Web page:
I am very concerned that the Coalition is not addressing the serious problems caused by the lack of effective regulation of the banks. It has delayed implementation and diluted the recommendations of the Vickers Report... 


[the letter then continues with extracts from the 'template', and from other letters posted further down]


What strikes one as outrageous, is that the Banks proceed to lend Government this same money created out of nothing, at compound interest.  Yet at the same time, when boom turns to bust they get hundreds of millions from the hard pressed taxpayer to preserve their system.  And  it really is impudence is it not, that they then demand that the people who have bailed them out pay back in short time the Government's deficit, which is really quite minute in comparison to the amounts that they are making out of them.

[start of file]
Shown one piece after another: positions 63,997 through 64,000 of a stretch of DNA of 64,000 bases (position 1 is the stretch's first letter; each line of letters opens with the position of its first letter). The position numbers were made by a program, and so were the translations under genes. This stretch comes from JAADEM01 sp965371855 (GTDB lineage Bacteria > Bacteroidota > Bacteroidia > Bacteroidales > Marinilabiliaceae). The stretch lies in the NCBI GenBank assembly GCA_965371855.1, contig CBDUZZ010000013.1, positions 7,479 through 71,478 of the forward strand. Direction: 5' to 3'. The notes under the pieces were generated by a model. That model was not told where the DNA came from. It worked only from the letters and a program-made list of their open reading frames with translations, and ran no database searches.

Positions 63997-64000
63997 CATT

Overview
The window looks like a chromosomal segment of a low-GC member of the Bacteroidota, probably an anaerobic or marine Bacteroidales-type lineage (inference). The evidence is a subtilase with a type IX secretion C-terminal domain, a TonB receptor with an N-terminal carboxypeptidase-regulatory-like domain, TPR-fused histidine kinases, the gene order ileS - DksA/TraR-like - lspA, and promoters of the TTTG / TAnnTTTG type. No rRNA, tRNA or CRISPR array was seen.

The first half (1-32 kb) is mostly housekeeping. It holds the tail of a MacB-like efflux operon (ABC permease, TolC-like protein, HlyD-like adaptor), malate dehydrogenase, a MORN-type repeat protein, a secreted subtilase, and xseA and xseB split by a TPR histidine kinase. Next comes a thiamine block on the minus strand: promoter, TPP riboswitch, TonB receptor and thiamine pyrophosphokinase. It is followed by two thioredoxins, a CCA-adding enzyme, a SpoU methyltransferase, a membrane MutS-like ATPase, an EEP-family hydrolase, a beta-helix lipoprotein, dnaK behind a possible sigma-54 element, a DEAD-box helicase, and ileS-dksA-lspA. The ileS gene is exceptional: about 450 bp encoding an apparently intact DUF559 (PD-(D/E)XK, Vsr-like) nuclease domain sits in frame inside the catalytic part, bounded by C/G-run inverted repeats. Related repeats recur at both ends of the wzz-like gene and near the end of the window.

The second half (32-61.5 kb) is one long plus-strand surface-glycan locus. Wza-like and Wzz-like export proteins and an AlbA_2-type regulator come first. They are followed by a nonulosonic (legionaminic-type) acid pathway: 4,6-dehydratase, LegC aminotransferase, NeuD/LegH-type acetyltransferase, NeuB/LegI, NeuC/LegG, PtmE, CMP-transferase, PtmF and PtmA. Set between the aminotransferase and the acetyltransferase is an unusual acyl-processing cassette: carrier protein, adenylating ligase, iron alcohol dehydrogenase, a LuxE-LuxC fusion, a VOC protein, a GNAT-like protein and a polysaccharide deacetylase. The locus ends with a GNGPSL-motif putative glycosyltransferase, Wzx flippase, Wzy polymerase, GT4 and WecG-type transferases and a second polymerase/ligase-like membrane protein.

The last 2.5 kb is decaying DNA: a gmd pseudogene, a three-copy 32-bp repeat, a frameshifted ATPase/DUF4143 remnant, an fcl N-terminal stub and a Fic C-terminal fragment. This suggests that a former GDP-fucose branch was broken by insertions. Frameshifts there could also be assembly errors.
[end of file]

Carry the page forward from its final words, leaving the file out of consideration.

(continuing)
I do hope you agree that this is a totally unacceptable situation, and that Parliament must take away the Banks' powers and return them to government.  I am also sending a locally produced leaflet which describes how our economic plight is caused by a fundamentally flawed monetary system in more detail.



awaiting a reply


Natascha Engel (Lab, NE Derbyshire) 


Richard to Natascha Engel 13/10/12


I am very concerned that the Coalition is not addressing the serious problems caused by the lack of effective regulation of the banks. It has delayed implementation and diluted the recommendations of the Vickers Report.


The banks can lend much more money that they take in deposits. By 2007, they had created up to £100 of new credit for each £1 in reserve (Bank of England, Reserves and M4 Supply, July 2007). This is equivalent to the banks creating money.


They created £260 billion in 2008. In rough terms, less than 20% of this was used to support industry, around 40% for mortgages (resulting over the years in massive house price inflation) and around 40% on "financial services" (including "casino betting" on food futures etc etc)